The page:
RR: I started my career in the apprenticeship unit, so I learned how registered apprenticeship creates highly skilled workers that are capable of earning a very decent wage. But my passion for apprenticeship goes even further because my son went through a registered apprenticeship program. Over the years, I always sort of took him along to events. I remember taking him to an apprenticeship graduation ceremony when he was in 10th grade, and I said, that guy there will be earning whatever the journey-level wage rate was for an electrician at the time. My son was just floored.

UA: And how does apprenticeship factor into keeping worksites, particularly in the construction industry, safer?

RR: The first thing an apprentice learns is safety. When you start off prioritizing safety and incorporate that into every single process you do, all of a sudden, they don’t know how not to do it. That really yields some good results, and the commitment to safety training continues throughout their career. Every serious injury crosses my desk, every fatality crosses my desk, and my stomach just cringes. We can never take safety for granted, and we do that by making it a standard part of every training curriculum. That is what you find with union registered apprenticeship.

UA: A recent report brought to light some alarmingly high rates of injury at Amazon warehouses in Minnesota. Is that on the department’s radar?

RR: Amazon warehouses are definitely on our radar. The Occupational Safety and Health Act requires state regulators … to investigate any complaints, and there have been a small number of complaints, which is a bit shocking. But Labor and Industry have received complaints against an Amazon warehouse in Shakopee.

Here’s what really bears a bit more explanation. We have conducted a number of investigations at Amazon’s warehouse, however we can only assess the situation for what it appears when we’re there. Many of the injuries that have been subsequently reported through the workers-compensation system are injuries sustained over a period of time. So when you go out and you do an inspection, you can’t see the body changing. Musculoskeletal injuries, injuries based on repetitive motion, they are a bit harder to observe. It’s not like an electrical hazard or a noise hazard or a physical hazard. It looks very different, and it continues to challenge us on appropriate ways we can address it.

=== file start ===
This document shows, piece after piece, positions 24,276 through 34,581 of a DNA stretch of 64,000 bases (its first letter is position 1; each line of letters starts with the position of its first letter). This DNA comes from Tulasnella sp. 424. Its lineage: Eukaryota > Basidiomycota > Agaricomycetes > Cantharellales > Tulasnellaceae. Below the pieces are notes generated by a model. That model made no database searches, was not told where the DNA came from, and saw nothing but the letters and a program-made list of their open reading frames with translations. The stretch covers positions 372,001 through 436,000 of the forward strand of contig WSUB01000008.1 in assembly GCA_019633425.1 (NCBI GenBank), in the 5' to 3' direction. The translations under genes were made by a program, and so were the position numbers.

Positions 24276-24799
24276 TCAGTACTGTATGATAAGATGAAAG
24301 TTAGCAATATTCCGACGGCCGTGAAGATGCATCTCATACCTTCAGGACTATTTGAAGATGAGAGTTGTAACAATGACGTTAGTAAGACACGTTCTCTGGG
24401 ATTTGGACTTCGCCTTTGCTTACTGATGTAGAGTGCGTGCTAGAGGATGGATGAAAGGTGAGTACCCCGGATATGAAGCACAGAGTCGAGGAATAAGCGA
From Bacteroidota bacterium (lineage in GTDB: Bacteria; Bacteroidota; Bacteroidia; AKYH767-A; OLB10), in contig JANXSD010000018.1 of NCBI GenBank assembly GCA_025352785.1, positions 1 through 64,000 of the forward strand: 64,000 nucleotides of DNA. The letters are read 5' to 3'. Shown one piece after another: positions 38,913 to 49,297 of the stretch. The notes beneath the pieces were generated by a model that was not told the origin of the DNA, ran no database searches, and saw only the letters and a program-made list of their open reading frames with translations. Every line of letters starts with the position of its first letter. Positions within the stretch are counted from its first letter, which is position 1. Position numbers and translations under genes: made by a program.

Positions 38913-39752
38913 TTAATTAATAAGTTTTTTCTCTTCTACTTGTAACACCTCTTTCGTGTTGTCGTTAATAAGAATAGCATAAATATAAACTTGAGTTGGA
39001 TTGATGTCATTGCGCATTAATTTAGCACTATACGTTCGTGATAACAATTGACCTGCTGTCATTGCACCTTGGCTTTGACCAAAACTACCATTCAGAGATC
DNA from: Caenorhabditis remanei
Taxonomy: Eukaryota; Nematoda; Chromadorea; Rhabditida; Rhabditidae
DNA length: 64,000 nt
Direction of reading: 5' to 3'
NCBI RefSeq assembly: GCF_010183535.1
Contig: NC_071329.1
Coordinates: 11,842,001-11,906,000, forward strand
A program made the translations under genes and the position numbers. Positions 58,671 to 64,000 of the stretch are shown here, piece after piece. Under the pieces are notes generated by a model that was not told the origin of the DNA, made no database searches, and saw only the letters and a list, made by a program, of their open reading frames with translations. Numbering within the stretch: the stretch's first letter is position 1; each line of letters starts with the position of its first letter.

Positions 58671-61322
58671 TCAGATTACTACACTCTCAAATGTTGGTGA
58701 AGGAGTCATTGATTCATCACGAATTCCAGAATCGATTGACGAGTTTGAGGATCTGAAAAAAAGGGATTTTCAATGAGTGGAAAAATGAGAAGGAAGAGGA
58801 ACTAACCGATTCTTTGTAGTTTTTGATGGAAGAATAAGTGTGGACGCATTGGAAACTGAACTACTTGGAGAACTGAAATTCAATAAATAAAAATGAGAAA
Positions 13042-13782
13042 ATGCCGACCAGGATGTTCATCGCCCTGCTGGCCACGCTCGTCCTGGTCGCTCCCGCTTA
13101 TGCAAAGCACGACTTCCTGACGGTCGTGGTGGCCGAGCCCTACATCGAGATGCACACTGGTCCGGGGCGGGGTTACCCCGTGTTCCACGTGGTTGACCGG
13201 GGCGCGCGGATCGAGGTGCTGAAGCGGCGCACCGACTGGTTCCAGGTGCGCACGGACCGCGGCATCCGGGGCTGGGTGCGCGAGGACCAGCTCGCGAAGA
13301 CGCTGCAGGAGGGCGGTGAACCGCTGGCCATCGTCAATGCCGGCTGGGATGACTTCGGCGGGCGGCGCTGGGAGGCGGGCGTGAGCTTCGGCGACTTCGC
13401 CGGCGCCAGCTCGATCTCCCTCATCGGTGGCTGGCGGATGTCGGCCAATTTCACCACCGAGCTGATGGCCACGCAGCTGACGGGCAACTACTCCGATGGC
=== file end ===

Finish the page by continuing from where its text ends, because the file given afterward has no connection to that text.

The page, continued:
UA: Will that require targeted legislation?

RR: Maybe it will. I don’t have language in mind, but I do know this is an issue being debated across the nation. How do you handle the types of injuries that are occurring either because of the line speed or repetitive motion? It’s a serious situation. We’re going to have to bring some well-informed folks to the table in order to figure out a workable solution, one that will improve the safety for workers but also give the employer some space at the table to talk about the uniqueness of their business. It’s a big deal.

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  1. […] their age or their citizenship status, has the right to be safe and healthy on the job,” Minnesota Labor and Industry Commissioner Roslyn Robertson said in remarks during the ceremony, held in the Workers Memorial […]